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Grazing NC

Revenue Policy Recommendations

Revenue Policy Recommendations

Present-Use Value Program


North Carolina’s Present-Use Value program is a robust tax incentive program available to landowners who use their land for agricultural, horticultural, or forestry production. If the landowner meets certain statutory requirements, then their property can be appraised at its present-use value rather than its market value, the standard, when calculating property taxes. Present-use value can be significantly lower than the property's market value. The requirements include, among other criteria, a “sound management plan.” If the land falls out of agricultural, horticultural, or forestry use, the landowner must pay “rollback” taxes.  



  1. The N.C. Department of Revenue should revise its sound management plan criteria to include a second tier: an exceptional management plan. Landowners would qualify for the exceptional management plan by implementing specific conservation and long-term improvement activities on their land that amount to a higher standard of management practices. Qualifying practices under the exceptional management plan should include regenerative agriculture practices, including regenerative grazing. Upon verification that they qualify, the landowner would receive additional reductions in the present-use value of their property—an extra tax benefit.

  2. Counties administering PUV programs should use the revenue collected from “rollback” taxes to create funds that support farmers already enrolled in PUV through sound management plans to transition to exceptional management plans. By creating this fund, the Department of Revenue will incentivize farmers and ranchers to transition to practices that improve soil health and water quality, such as regenerative grazing systems


​Helping farmers thrive through decreased taxes and increased funding will help improve the health of county lands, communities, and economies—while also creating a healthy policy environment for regenerative grazing practices to thrive.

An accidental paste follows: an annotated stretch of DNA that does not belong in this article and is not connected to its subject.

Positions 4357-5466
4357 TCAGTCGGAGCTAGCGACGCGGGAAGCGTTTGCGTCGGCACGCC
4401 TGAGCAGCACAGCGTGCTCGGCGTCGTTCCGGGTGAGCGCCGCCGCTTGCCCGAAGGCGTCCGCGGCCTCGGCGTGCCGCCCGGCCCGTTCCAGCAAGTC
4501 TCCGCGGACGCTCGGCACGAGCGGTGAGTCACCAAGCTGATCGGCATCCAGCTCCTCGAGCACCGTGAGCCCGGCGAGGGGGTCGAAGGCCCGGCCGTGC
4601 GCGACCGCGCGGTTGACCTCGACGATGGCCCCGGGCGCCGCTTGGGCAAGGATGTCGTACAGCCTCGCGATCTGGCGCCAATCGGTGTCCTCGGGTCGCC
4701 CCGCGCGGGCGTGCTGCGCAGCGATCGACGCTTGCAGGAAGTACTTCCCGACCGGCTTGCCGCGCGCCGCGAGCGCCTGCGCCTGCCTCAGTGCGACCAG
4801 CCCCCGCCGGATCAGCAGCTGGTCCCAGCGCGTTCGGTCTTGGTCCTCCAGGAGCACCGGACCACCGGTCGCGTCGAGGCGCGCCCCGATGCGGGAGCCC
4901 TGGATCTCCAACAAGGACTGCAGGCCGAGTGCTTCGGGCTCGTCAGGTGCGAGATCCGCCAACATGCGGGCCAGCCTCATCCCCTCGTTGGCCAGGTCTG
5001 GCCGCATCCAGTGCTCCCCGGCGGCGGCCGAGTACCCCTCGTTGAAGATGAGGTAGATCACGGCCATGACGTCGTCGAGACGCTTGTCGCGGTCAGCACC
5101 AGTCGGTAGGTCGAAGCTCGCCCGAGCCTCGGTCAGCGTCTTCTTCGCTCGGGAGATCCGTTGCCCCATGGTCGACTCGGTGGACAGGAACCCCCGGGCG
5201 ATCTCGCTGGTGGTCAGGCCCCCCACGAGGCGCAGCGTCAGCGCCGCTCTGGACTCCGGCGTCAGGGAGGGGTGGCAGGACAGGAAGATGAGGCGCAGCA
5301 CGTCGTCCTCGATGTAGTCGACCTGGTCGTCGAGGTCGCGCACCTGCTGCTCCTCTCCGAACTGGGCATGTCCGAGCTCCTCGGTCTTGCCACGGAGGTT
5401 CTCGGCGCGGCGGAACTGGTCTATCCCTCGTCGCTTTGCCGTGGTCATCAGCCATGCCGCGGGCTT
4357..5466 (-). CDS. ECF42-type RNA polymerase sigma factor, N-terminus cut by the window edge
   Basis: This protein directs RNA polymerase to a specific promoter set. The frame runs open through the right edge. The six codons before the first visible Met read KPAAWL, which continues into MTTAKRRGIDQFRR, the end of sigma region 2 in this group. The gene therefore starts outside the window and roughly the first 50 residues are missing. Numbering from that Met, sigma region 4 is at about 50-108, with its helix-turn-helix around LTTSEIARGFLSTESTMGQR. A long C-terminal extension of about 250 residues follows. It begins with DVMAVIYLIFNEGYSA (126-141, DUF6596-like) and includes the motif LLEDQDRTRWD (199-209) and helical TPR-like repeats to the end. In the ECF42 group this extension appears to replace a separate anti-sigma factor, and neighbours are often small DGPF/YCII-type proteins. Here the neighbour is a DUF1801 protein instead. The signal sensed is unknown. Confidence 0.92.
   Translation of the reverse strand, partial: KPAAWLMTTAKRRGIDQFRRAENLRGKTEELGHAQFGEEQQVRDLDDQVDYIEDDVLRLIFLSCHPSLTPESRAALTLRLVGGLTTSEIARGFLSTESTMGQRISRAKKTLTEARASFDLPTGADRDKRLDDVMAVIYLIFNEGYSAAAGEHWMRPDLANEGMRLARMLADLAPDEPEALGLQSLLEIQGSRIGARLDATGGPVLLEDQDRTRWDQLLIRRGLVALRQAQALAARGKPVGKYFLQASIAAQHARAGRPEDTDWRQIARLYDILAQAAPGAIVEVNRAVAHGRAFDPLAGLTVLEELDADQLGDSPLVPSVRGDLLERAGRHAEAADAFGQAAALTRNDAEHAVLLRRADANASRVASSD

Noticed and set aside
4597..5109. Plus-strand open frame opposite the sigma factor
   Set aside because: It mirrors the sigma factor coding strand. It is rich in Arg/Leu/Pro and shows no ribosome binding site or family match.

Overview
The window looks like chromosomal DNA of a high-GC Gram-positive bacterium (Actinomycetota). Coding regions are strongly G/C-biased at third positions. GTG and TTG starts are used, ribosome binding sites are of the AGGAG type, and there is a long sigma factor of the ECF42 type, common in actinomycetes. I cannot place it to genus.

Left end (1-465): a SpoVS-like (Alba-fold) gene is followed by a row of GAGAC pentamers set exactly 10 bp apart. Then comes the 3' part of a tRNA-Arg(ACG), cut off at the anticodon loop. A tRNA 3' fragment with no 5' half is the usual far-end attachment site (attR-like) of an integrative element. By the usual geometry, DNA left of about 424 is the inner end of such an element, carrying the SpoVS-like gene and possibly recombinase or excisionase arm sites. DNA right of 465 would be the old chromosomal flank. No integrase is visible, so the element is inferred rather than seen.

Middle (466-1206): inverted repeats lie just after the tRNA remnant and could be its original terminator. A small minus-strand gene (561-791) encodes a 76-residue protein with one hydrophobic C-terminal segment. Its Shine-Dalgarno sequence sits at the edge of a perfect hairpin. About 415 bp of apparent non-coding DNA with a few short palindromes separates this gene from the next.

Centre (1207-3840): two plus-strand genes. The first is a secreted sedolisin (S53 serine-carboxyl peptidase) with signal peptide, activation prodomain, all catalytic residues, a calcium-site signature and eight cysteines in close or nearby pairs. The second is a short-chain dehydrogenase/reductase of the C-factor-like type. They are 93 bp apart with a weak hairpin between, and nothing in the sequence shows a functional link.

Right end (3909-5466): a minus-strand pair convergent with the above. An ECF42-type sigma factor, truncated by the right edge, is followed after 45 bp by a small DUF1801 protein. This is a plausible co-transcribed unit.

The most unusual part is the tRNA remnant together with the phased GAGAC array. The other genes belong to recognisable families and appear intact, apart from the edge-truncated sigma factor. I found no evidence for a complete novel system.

Divert Beef Checkoff funds for projects that directly benefit regenerative grazing


Established in the 1985 Farm Bill, the Beef Checkoff “assesses $1 per head on the sale of live domestic and imported cattle, in addition to a comparable assessment on imported beef and beef products.”(1).  Of these funds, half goes to the Cattlemen’s Beef Promotion and Research Board to administer the national checkoff program and the other half is retained by states (in North Carolina it is the North Carolina Cattlemen’s Beef Council, NCCBC) . The Checkoff program is administered by USDA and use of funds is limited to producer-driven efforts in promotion, research, consumer information, and industry information . While the marketing campaigns are overall successful, they do not cater specifically to niche beef producers and the challenges they face. Additionally, the Checkoff funds are used for research in areas that are not in line with regenerative grazing practices and standards such as genome sequencing, addressing quality issues, pest management, disease, use of additives and other areas. Beef Checkoff dollars do little to directly support regenerative grazing.  


The North Carolina Beef Council should allocate and divert a representative amount of Beef Checkoff funds for projects that directly benefit regenerative grazing such as (but not limited to): fund the transition to regenerative grazing, subsidize niche meat slaughterhouses, aid in marketing regeneratively grazed beef and help graziers take their product to market.

(1)Hanes, Greg. “The Reality of the Beef Checkoff”. Beef Board, October 2019. Available online <

Pilot a climate surcharge at one Duke restaurant to promote regenerative grazing


By adopting a climate surcharge with the help of a consortium of local partners, Duke University could become a leader in carbon-friendly dining in the US, raising the bar for other educational institutions in NC and beyond.


  1. The Regenerative Grazing Bass Connections team should alloacate a focus group of students and faculty to focus on pulling together a consortium of local partners and drafting a pilot climate surcharge program in collaboration with Duke Dining. 

  2.  Duke University should support a pilot climate surcharge program in West Union in partnership with a consortium of local partners and Duke Dining.

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